A Response to Hoppe’s Alt-Right Speech
There is perhaps no more polarizing figure in the world of anarcho-capitalist theory (and in libertarianism in general) than Hans-Hermann Hoppe. His supporters label him the most brilliant mind in the movement and the philosophical heir to Murray Rothbard, the father of anarcho-capitalism. His detractors go as far as to label him a fascist, claiming that he is in large part responsible for the current fusion between the alt-right and paleolibertarians occurring before our eyes.
It is precisely because of Hoppe’s controversial nature that my interest was piqued when I learned that he was slated to deliver a speech entitled “Libertarianism and the Alt-Right” at the 2017 conference for the Property and Freedom Society, the group he had founded in 2006. While I am not attempting to dismiss all of his work by any means (and actually find that he has made many valuable contributions to libertarian theory throughout his career), I believe that prominent academics should be held to a higher standard. For that reason, I will detail my critiques below.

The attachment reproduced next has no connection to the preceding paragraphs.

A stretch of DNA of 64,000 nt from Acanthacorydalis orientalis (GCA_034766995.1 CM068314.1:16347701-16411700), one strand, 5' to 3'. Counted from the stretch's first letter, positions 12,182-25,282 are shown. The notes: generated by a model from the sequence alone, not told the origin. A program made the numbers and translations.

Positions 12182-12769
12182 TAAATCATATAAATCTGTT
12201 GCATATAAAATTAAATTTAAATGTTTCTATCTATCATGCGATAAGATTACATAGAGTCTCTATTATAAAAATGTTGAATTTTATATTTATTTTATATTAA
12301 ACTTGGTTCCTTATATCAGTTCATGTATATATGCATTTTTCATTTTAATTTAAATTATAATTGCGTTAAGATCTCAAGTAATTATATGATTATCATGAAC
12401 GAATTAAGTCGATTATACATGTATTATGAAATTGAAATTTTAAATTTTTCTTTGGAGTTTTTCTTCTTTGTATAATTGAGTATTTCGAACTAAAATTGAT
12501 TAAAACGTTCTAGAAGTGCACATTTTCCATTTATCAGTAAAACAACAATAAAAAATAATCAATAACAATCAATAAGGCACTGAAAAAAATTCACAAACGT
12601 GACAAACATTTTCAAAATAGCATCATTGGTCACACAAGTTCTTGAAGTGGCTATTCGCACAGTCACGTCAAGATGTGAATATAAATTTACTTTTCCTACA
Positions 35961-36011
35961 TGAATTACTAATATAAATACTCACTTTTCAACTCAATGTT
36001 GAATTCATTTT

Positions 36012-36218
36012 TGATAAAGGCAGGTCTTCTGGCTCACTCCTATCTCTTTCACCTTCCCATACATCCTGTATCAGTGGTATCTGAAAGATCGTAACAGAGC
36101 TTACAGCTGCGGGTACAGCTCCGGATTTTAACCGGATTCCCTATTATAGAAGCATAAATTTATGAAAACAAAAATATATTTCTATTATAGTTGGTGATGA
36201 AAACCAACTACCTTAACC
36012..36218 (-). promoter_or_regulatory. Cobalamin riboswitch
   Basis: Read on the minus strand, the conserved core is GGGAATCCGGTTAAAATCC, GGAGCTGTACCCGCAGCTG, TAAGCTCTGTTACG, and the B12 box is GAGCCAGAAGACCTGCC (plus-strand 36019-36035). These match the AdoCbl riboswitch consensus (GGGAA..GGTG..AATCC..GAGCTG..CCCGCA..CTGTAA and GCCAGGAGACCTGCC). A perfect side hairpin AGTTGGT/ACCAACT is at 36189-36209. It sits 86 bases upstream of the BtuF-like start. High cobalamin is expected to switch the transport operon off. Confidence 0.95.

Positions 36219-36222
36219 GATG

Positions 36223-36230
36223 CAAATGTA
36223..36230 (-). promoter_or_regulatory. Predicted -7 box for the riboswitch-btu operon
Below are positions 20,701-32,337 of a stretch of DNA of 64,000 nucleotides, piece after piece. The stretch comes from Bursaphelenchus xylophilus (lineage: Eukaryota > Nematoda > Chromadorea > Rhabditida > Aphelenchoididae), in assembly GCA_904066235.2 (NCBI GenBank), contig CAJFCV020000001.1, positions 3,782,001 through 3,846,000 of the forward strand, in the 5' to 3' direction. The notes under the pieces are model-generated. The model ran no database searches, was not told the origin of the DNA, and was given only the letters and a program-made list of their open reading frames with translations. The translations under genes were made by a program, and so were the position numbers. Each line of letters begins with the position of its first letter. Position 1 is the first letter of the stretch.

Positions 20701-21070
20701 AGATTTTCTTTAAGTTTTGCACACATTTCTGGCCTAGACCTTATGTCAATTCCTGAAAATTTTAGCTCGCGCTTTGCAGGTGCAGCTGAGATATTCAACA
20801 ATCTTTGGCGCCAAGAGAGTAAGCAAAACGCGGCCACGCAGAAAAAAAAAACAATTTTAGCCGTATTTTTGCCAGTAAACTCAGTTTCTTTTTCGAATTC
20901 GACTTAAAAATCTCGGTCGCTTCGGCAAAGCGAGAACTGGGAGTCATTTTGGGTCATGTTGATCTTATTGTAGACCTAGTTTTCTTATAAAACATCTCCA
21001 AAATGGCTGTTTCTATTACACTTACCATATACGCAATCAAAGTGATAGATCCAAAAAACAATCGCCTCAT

Early on in his speech, Hoppe rightfully criticizes certain members of the alt-right (including Richard Spencer) for embracing socialism. While I fully agree with him that on that aspect, I find his criticism to be incomplete by omission.
I will preface this by saying that yes, libertarianism is about the non-aggression principle (often referred to as the NAP) and self-ownership. One can choose to discriminate based on race without aggressing upon others, which means that they are perfectly within their rights to do so in a libertarian society. While Hoppe, through his body of work, often criticizes what he refers to as degeneracy or cultural decay, he seems far less apt to criticize the racial views of someone like Spencer.